sign up for our

Home Shop Subscribe Advertise Articles Directories Classifieds Calendar FAQs Contact Us Login

Stumbling Over Words And Phrases?
How To Sound Like You Say Them Every Day

September 25, 2013

By Hugh Klitzke
Casting Director and Coach

Most failures in execution are failures of comprehension. For instance, sometimes actors find a moment where they just can't get over a phrase and it becomes a stumbling block. 

Every time it arrives on the paper, they will flub it. Or swallow it. Or say it without conviction or veracity. They are saying the word or phrase correctly, but it just doesn't sound natural.  

This is where vocal technique fails and comprehension (analysis) can succeed.


First, understand that those two or three words are an incredibly small portion of the overall copy. Three percent? Even less?

Then put those words into your own words. Paraphrase that moment and the other words before and after it.  

For instance, perhaps an awkward drug brand name becomes: 
"The diabetes control drug called (NAME) being marketed toward seniors in this campaign..."  
Or a difficult proper noun becomes:
"The Greek Ambassador just before the Kennedy Administration whose first name was (X) and last name was (Y)..."
You get the idea. Mastering the pronunciation becomes simpler because you have made the context your own.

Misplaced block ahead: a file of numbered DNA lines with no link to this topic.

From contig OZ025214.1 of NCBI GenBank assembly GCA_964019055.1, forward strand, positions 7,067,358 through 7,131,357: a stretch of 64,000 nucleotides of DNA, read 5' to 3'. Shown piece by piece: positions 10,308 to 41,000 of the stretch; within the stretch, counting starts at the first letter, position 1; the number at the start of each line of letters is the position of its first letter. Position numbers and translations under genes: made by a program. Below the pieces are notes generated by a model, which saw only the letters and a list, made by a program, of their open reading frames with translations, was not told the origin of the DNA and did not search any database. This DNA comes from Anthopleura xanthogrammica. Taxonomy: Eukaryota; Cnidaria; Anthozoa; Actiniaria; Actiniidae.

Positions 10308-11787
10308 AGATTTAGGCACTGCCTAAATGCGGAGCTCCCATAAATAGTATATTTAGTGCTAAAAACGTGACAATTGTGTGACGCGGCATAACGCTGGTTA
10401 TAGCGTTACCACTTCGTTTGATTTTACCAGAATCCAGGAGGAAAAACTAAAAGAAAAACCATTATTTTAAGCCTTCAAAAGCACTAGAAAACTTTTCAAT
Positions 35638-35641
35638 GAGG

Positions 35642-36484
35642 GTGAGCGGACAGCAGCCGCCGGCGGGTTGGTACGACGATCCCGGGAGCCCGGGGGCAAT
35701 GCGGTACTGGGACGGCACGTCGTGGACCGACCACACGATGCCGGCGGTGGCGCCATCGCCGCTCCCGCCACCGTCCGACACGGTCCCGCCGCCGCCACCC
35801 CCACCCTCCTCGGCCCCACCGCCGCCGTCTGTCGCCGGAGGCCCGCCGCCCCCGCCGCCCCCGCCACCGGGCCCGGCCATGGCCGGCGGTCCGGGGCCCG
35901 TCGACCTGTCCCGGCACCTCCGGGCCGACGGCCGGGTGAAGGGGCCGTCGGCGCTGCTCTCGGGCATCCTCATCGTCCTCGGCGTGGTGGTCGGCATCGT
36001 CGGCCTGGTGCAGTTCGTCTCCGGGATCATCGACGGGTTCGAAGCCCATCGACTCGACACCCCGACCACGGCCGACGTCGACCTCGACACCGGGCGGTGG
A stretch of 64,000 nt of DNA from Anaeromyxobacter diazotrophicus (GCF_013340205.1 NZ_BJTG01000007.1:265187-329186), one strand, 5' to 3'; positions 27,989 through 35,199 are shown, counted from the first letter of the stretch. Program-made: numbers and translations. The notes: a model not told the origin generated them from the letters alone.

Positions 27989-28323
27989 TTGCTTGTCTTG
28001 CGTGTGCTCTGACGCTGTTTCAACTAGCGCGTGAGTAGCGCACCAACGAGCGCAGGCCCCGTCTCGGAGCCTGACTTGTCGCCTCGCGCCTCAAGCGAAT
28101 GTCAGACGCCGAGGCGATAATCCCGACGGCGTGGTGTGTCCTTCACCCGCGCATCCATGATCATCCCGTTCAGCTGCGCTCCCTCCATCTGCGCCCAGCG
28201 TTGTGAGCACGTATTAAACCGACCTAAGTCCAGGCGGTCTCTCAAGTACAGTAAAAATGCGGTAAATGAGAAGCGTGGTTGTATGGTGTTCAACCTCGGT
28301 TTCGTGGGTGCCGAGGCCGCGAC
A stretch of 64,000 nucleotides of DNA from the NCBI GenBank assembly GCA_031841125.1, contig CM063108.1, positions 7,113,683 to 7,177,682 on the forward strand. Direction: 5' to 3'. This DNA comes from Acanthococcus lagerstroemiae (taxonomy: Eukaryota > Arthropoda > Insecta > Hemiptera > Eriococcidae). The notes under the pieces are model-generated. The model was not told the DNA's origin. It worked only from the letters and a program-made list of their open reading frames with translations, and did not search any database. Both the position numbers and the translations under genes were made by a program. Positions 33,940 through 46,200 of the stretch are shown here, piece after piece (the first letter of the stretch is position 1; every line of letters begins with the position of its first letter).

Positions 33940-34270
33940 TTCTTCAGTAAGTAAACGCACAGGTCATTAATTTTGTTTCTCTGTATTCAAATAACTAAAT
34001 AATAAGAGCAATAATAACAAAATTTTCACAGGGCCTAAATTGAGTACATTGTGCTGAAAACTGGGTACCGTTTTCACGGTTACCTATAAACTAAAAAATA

Now the sound of the challenging moment that you have trouble getting out of your mouth has a space to live in that you understand and can become more like something you say every single day.
Hugh P. Klitzke is studio manager and voice casting director for a leading bi-coastal talent agency, who has directed more than 85,000 auditions for all voice over genres. Based in New York City, he is also a coach specializing in teaching voice over for actors, and writes VO4TA, a twice-weekly blog with helpful voice acting tips.


Subscribe to blog:

Your Daily Resource For Voice-Over Success
Tell Us What YOU Think!
Please Note: Since we check for spam, there will be a slight delay in the actual posting of your comment.
Your Name:
Your Email Address (will not be published):
Your Comment:
Your Comment:
Security code:     
Comments (2)
James Clamp
9/25/2013 at 6:52 PM
Hi Hugh

Fascinating article. Thanks so much for sharing! Will definitely take note.......


9/25/2013 at 1:05 PM
Sometimes it's simply a complicated, multi-syllabic word, or combination of words. You have understanding of emphasis, but you've never spoken the word before.

In that case I practice the word, phrase or sentence with a cork held between my teeth, until I own it. Then I pick up recording where left off, and the words fall out as if I coined the phrase my self.

My cork is on a string, hung around my mic stand so it's always available.
Back to Articles
Inspiring interviews help your VO career
For essential voice-over business strategies
Email alerts to new VoiceOverXtra articles
With Sean Daeley and Paul Stefano - check it out!